It’s helpful to use Acupressure on the points that benefit the sexual-reproductive system. To learn them, you can begin on this website with the Sexuality & Intimacy section of Self-Acupressure A to Z. Many more of these points are presented in both the book and the video, Acupressure for Lovers. The book and video also give daily stretches for you to practice, increasing your self-awareness and sexual healing.
Celebrate Your Body
Let go of your “nonsexual” image of yourself. We are all sexual — it’s part of being alive. Spend time bathing, touching, being touched, and enjoying your sexuality.
Give Pleasure to Your Body
“When you can do kindly things to yourself then you know what it is to be able to love yourself,” notes Gary Zukav in Seat of the Soul. Sex therapists recommend that people with inhibited sexual desire achieve sexual pleasure through self-stimulation before engaging with a partner.
However, if the person has tremendous guilt about masturbation, this can be especially difficult. Resolving this issue with therapy can be important for experiencing a fuller sexuality.
Feel Good About Your Body
Self-consciousness can lead to obsessive criticism of your own sexual performance. You may be self-conscious about sounds, intimate expressions, and even body movements.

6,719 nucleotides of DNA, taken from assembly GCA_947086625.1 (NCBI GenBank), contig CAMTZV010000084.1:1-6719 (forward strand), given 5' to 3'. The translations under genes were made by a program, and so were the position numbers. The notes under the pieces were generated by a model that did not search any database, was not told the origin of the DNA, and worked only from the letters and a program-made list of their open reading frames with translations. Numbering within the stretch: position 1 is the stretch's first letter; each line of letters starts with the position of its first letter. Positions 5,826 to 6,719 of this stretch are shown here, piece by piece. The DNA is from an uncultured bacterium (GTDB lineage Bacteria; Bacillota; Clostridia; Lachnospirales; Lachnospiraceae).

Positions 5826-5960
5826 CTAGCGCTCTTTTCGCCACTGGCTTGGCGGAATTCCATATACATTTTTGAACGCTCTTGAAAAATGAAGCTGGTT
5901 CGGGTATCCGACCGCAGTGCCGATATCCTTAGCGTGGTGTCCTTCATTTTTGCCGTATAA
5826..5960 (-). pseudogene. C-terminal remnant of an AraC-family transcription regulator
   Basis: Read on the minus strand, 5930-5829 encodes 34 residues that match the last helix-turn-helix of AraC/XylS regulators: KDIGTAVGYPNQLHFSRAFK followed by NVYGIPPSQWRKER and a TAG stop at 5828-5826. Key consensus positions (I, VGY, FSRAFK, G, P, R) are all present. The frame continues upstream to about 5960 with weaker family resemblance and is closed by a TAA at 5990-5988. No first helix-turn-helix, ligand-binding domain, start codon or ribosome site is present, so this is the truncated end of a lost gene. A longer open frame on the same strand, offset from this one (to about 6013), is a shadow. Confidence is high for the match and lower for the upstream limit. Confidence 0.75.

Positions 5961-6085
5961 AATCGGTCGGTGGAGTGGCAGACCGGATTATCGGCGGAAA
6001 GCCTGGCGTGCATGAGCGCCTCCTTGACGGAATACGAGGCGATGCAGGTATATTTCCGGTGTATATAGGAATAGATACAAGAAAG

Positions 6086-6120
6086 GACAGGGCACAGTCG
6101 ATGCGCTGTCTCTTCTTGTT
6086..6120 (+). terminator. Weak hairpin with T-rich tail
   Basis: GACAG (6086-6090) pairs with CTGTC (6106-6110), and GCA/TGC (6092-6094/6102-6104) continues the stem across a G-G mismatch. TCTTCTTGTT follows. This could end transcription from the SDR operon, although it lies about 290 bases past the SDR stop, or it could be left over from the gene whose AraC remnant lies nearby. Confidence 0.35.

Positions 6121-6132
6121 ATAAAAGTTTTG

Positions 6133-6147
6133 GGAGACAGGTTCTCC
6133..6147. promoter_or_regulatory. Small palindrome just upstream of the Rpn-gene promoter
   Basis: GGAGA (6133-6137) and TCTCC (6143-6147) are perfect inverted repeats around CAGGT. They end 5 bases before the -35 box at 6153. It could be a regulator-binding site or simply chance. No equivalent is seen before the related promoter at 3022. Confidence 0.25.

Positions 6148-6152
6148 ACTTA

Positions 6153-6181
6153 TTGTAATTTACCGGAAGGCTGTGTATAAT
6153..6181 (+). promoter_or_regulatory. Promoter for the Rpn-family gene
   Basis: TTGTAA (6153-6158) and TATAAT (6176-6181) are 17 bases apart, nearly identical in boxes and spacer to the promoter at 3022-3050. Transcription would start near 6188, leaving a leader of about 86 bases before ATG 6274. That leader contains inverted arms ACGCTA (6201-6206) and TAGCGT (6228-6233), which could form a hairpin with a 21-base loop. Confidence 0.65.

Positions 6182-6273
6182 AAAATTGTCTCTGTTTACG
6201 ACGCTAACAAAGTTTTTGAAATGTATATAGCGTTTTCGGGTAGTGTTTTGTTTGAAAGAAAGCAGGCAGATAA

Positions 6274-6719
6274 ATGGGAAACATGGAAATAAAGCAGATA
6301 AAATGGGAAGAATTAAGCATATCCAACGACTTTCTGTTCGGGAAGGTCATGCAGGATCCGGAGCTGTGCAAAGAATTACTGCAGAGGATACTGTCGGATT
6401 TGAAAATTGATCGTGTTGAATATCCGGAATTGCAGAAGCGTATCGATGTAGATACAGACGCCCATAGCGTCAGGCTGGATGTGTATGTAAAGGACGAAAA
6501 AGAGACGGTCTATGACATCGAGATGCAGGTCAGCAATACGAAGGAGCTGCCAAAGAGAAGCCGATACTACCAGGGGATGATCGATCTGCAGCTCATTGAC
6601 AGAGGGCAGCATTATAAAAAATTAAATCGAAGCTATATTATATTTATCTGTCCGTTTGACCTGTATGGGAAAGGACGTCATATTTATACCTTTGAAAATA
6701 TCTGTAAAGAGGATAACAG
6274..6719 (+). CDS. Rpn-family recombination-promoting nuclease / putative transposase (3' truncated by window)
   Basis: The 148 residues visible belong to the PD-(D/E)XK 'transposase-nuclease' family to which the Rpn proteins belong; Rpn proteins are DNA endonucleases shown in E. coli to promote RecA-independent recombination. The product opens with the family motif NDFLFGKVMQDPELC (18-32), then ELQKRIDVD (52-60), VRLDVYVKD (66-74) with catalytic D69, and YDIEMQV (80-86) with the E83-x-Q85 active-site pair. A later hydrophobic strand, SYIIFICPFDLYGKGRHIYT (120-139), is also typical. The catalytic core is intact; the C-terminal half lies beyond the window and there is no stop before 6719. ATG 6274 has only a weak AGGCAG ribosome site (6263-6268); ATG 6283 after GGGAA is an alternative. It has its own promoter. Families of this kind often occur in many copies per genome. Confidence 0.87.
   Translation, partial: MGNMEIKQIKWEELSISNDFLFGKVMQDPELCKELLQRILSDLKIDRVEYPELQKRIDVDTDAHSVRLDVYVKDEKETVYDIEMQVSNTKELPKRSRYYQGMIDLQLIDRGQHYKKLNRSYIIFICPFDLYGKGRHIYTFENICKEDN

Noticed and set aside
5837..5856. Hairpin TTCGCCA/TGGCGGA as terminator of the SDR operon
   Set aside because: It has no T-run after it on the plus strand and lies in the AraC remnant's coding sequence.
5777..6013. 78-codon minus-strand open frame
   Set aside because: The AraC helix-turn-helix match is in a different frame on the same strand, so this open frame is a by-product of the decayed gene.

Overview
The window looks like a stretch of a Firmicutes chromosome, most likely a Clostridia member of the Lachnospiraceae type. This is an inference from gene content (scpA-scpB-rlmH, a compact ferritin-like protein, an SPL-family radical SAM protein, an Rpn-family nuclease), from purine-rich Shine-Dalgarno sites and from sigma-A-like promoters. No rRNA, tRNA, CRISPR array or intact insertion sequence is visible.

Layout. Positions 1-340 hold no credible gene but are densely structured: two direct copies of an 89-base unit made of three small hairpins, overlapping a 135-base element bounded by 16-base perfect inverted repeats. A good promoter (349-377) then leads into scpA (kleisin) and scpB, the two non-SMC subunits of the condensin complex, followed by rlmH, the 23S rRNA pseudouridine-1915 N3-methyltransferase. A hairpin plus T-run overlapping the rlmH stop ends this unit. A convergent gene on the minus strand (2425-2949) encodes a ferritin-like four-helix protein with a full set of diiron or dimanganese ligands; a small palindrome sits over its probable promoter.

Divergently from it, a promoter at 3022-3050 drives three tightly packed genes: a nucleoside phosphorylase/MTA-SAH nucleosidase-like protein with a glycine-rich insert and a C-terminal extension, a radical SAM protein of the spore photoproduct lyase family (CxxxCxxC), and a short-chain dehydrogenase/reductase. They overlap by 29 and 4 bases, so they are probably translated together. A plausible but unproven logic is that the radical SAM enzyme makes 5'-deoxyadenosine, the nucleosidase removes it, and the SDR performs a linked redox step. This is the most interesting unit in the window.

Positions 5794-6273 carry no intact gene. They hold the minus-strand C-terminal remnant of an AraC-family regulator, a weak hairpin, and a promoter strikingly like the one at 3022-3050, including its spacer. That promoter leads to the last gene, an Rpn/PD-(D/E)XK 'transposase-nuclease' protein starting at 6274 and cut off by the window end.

It is crucial to let go of such self-consciousness and negativity. Examples are irrational obsessions and harsh judgments about your body, such as feeling you’re not thin enough.
The points, exercises, and stretches in the Acupressure for Lovers video and book will enable you to feel better about your body and thus decrease your self-consciousness.
Discover Your Sexual Preferences
Pleasure yourself in order to learn what is sexually arousing to you. Get to know your genitals. Experiment with a variety of touches (light stroking, teasing, gentle rubbing, firm rubbing) until you know what pleases your body most.
Cultivate an Appreciation for Your Partner
Acknowledge the value of your relationship. Take a moment to express gratitude for the qualities, actions, and attitudes that you appreciate about your partner.
Pay attention to the aspects and habits of your partner that attract you to them.